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    UK Gambling Commission Issues Big Fines to Online Casino Operators

    UK Gambling Commission Issues Big Fines to Online Casino Operators

    Author Mathias Jensen Published Published 03/12-2018

    The United Kingdom’s Gambling Commission recently found that three licensed casino operators failed to correctly implement “effective safeguards” that prevent money laundering while protecting players. The three operators were fined a combined £14 million ($17.8 million) by the regulator.

    Suspended Licenses

    The Independent newspaper and BBC broke the story, explaining that the fines coincide with a recent increase in the number and prominence of television and online gambling adverts, which are believed to be responsible for a spike in underage gamblers. While nine firms received stern warnings about their future conduct, the Malta-based CZ Holdings had its license suspended. This operator is responsible for the popular domain

    Daub Alderney Limited is responsible for more than 100 online brands, many of which are popular names such as Apparently, this is one of the operators ordered to pay a fine for its lack of protection, a punishment amounting to an estimated £7.1 million ($9 million). The firm is headquartered in Guernsey and the Gambling Commission deemed its customer monitoring procedures as inadequate.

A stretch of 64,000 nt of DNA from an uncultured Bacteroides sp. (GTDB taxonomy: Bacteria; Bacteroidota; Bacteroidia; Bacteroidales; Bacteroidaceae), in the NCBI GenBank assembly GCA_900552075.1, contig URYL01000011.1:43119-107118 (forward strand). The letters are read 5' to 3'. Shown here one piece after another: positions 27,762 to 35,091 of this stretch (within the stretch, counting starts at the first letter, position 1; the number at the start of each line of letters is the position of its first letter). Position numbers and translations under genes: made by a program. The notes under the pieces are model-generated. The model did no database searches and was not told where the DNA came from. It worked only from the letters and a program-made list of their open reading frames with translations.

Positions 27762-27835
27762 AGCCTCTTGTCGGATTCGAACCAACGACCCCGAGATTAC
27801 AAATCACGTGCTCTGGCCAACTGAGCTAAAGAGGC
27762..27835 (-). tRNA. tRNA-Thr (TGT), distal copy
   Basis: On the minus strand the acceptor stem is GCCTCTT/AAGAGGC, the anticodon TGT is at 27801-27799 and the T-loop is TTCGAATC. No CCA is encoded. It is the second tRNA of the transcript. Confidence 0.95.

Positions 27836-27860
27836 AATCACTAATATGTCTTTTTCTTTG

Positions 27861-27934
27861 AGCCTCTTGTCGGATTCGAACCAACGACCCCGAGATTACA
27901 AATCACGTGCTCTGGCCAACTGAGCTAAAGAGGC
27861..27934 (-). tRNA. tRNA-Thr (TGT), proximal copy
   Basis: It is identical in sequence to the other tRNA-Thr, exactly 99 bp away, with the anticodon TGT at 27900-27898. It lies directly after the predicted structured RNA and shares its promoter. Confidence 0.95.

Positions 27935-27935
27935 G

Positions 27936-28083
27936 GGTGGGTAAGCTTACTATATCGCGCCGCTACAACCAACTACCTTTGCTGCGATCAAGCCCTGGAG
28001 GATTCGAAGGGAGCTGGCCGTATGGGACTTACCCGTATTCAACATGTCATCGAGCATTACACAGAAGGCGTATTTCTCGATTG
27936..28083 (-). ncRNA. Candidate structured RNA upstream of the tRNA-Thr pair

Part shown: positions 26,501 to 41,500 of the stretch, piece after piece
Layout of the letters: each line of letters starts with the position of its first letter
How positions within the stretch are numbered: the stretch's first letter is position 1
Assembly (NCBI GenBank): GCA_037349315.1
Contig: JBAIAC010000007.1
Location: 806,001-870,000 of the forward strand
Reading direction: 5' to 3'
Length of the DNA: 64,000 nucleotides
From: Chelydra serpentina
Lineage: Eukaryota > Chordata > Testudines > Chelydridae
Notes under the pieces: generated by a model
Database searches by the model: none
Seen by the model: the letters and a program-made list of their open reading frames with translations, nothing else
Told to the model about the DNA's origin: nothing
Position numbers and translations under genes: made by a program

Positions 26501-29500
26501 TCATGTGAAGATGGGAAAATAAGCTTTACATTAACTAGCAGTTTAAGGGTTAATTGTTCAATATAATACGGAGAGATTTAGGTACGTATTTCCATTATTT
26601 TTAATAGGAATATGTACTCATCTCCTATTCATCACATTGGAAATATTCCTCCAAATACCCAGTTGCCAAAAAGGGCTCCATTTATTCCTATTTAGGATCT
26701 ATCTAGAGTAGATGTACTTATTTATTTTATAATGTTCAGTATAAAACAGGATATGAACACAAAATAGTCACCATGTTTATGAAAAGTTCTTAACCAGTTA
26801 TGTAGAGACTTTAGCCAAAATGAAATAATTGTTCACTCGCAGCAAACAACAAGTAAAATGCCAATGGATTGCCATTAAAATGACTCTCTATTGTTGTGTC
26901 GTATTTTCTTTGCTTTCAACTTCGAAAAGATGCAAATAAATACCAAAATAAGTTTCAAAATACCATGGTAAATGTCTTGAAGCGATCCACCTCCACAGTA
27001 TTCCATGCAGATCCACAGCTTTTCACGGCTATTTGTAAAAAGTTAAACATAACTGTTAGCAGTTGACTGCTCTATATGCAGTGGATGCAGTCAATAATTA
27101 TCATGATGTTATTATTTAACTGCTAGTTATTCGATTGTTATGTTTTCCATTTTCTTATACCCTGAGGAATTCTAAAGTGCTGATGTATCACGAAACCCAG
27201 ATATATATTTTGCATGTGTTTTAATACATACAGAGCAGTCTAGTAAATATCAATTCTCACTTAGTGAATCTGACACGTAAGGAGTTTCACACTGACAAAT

Preventing Problem Gambling

    According to reports, Casumo Services Limited is another operator that was penalized. The investigation into its checking and monitoring procedures was launched in January, the findings of which resulting in an estimated £5.8 million ($7.4 million) fine for the Maltese firm. A collection of customers had exhibited behaviour that hinted at problem gambling but the firm failed to take the proper measures.

    Concerns About Money Laundering

    Panda Media Limited runs the online casino and was fined as estimated £1 million ($1.2 million) because of allegations it failed to properly execute identity checks. This led to a host of issues, such as one player which apparently registered a range of false credit cards using a fake driving license to deposit more than £17,405 ($22,217).

    The Chief Executive for the Gambling Commission, Neil McArthur, explained that the fines were dispensed in the hope that it would make online casino firms “sit up and pay attention” because “a large number of operators and their senior management” were failing to conduct their business properly.

    In a statement, McArthur said:

    “We expect operators to know their customers and to ask the right questions to make sure they meet their anti-money laundering and social responsibility obligations.”

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